16 September: French Premier Daladier meets with British Foreign Minister Lord Halifax in London.
18 September: Mussolini declares he supports Hitler.
20 September: Plotters finalize plans for raiding party to arrest Hitler. Oster and Heinz privately agree that Hitler must be killed in the confusion.
21 September: Czech President Beneš agrees to Sudetenland plebiscite and to cede majority German territory in exchange for an Anglo-French “guarantee.”
22-23 September: At Bad Godesberg, Hitler reneges on plebiscite pledge, demanding Czech withdrawal and occupation of Sudetenland.
23 September: Czechoslovakia mobilizes. British chiefs of staff express “confidence as to the ultimate outcome.”
24 September: Hitler’s Godesberg Memorandum demands Czechs accept Sudetenland ultimatum by 2pm on 28 September. Later he sets occupation date back to 1 October “out of respect” for Chamberlain.
25 September: To Chamberlain’s shock, Halifax tells the Cabinet: “Hitler has given us nothing…as if he had won a war without having to fight.”
26 September: German generals refused audience with the Führer. Horace Wilson conveys Chamberlain’s letter to Hitler stating that if Czechs reject terms and France is involved, Britain will support France.
27 September: Coup raiding party assembles at safe houses. Royal Navy ordered to mobilize. Hitler postpones German mobilization twenty-four hours, telling Goering, “the English fleet might shoot after all.”
28 September: Raiding party issued arms and ammunition. Chamberlain proposes conference by which Hitler will get “all essentials without war and without delay.”
29 September: Munich Accord—virtually identical to Godesberg Memorandum—signed by Hitler, Mussolini, Chamberlain and Daladier, excluding the Czechs.
30 September: Czechoslovakia capitulates. Returning to Britain, Chamberlain declares “peace for our time.”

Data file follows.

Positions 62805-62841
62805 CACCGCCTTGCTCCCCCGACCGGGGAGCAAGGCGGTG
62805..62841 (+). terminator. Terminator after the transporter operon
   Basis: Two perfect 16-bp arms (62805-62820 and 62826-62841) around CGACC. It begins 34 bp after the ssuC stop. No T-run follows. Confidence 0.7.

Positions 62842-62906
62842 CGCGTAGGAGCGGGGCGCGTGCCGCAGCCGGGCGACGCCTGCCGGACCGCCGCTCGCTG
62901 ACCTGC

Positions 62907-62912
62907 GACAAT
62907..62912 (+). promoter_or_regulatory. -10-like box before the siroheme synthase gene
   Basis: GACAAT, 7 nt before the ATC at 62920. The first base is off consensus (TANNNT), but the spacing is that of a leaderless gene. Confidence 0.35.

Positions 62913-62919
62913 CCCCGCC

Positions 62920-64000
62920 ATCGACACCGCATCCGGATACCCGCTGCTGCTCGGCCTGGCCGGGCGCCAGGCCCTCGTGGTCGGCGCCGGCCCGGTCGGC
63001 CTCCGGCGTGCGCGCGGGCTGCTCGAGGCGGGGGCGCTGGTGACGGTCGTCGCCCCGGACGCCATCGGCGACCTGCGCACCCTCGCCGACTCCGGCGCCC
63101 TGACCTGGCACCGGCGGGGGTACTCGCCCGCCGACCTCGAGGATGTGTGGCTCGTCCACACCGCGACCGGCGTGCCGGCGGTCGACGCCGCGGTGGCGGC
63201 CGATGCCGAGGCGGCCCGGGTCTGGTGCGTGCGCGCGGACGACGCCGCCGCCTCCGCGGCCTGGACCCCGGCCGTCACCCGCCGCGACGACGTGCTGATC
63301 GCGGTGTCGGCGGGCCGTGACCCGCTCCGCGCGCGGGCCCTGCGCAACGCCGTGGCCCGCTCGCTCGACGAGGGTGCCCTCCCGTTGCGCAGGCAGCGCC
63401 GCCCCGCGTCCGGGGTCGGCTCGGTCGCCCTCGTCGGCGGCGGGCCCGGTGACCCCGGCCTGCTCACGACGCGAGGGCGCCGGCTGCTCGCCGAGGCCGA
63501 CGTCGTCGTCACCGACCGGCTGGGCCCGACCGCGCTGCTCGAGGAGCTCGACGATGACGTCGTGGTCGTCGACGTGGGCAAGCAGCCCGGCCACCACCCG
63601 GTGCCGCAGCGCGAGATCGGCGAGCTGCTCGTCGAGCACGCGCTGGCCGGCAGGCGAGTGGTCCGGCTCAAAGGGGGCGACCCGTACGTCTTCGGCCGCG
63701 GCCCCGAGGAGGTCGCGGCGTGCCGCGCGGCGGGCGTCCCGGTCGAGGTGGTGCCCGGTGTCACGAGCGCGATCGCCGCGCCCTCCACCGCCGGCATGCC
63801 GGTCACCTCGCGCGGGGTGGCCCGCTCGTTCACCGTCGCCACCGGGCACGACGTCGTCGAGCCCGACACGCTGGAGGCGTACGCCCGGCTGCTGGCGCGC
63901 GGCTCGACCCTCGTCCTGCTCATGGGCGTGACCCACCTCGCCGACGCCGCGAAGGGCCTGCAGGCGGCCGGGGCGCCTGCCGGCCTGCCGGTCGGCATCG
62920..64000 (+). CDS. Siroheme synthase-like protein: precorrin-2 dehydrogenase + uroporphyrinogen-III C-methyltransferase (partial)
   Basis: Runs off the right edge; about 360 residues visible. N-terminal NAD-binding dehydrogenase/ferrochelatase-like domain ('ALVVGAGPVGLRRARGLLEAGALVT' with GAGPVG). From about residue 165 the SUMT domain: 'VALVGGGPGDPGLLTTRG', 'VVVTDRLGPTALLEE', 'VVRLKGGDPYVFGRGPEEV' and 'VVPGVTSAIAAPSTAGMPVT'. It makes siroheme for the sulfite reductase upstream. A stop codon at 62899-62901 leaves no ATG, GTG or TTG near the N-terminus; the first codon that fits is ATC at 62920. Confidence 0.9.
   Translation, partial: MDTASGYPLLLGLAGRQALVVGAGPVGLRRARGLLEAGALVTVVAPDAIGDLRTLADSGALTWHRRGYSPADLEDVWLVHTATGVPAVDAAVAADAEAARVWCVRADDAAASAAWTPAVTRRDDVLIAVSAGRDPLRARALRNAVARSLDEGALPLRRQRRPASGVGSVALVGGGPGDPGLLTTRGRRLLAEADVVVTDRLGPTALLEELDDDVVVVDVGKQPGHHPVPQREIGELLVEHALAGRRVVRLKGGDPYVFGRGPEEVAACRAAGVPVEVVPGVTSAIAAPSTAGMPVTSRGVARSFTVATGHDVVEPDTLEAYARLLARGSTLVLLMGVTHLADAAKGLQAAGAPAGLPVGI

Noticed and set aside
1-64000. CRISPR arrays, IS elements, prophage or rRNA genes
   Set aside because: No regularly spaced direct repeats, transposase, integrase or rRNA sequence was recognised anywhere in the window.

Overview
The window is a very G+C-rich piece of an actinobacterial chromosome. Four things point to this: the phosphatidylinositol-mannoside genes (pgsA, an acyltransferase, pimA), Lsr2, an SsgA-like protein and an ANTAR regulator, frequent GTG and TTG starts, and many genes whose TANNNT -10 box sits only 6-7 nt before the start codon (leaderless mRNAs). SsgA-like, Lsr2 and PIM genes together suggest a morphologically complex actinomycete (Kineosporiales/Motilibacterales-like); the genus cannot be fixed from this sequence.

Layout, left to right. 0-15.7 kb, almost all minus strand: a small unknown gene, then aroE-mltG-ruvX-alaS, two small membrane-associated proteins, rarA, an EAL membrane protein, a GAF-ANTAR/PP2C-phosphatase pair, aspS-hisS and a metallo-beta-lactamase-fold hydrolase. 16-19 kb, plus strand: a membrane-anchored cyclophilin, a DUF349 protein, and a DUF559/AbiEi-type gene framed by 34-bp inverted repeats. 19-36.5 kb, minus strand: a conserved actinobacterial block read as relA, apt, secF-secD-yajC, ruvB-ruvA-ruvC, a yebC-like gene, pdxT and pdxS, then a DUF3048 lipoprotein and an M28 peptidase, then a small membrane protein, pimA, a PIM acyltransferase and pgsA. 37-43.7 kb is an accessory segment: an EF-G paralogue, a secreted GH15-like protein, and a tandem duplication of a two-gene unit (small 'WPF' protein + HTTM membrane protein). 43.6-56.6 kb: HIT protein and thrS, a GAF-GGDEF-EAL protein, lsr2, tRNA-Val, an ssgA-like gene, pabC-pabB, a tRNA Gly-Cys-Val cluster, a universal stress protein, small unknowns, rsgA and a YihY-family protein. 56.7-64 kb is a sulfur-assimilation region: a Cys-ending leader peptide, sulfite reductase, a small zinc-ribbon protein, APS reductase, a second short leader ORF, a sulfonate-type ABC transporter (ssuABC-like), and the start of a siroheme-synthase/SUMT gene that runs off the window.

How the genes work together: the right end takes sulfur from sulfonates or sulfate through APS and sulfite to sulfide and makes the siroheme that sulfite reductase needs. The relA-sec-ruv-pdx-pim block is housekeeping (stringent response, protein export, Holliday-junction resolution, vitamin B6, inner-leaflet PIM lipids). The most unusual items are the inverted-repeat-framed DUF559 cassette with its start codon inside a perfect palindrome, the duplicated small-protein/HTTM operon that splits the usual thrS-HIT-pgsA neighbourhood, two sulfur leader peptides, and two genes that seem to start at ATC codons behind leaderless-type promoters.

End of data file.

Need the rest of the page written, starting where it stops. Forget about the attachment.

2 October: Inspecting Czech fortifications, Hitler tells Goebbels, “we would have shed a lot of blood.”
3 October: Duff Cooper resigns as First Lord of the Admiralty. Oster, Schacht, Gisevius and Witzleben burn their conspiracy papers.
5 October: Beneš resigns as Czech President. In London, Churchill tells Parliament: “we have sustained a total and unmitigated defeat…”
6 October: British Ambassador to Germany Nevile Henderson writes Lord Halifax, “by keeping the peace, we have saved Hitler and his regime.”
10 October: German troops begin occupying Sudetenland. Czechoslovakia loses 70% of its iron, steel and electrical power and 3.5 million citizens.
18 October: Churchill broadcasts to America on his view of Munich.
8 January: French generals tell Churchill they were “confident they could have broken through the weak, unfinished German line…by the fifteenth day.”
14 March: Slovakia secedes from Czechoslovakia to form an independent, pro-Nazi state. Ruthenia secedes but is occupied by Hungary.
15 March: Germany occupies remainder of Czechoslovakia, proclaims Protectorate of Bohemia and Moravia, which will supply 25% of German weaponry.